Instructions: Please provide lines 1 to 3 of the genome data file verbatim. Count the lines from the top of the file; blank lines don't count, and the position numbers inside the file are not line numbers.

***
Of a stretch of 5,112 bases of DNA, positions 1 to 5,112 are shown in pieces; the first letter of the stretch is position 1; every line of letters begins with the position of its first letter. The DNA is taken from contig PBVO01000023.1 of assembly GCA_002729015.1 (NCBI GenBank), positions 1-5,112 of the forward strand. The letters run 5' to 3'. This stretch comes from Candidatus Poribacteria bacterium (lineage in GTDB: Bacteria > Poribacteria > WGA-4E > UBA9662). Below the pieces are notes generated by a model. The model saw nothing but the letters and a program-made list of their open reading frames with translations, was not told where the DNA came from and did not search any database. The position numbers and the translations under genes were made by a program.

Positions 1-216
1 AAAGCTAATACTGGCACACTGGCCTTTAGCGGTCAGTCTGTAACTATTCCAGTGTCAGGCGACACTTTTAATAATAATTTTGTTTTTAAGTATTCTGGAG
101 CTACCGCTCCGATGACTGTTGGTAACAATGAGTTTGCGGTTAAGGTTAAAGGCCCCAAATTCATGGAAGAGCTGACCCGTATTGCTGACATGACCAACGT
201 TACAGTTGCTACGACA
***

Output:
Of a stretch of 5,112 bases of DNA, positions 1 to 5,112 are shown in pieces; the first letter of the stretch is position 1; every line of letters begins with the position of its first letter. The DNA is taken from contig PBVO01000023.1 of assembly GCA_002729015.1 (NCBI GenBank), positions 1-5,112 of the forward strand. The letters run 5' to 3'. This stretch comes from Candidatus Poribacteria bacterium (lineage in GTDB: Bacteria > Poribacteria > WGA-4E > UBA9662). Below the pieces are notes generated by a model. The model saw nothing but the letters and a program-made list of their open reading frames with translations, was not told where the DNA came from and did not search any database. The position numbers and the translations under genes were made by a program.

Positions 1-216
1 AAAGCTAATACTGGCACACTGGCCTTTAGCGGTCAGTCTGTAACTATTCCAGTGTCAGGCGACACTTTTAATAATAATTTTGTTTTTAAGTATTCTGGAG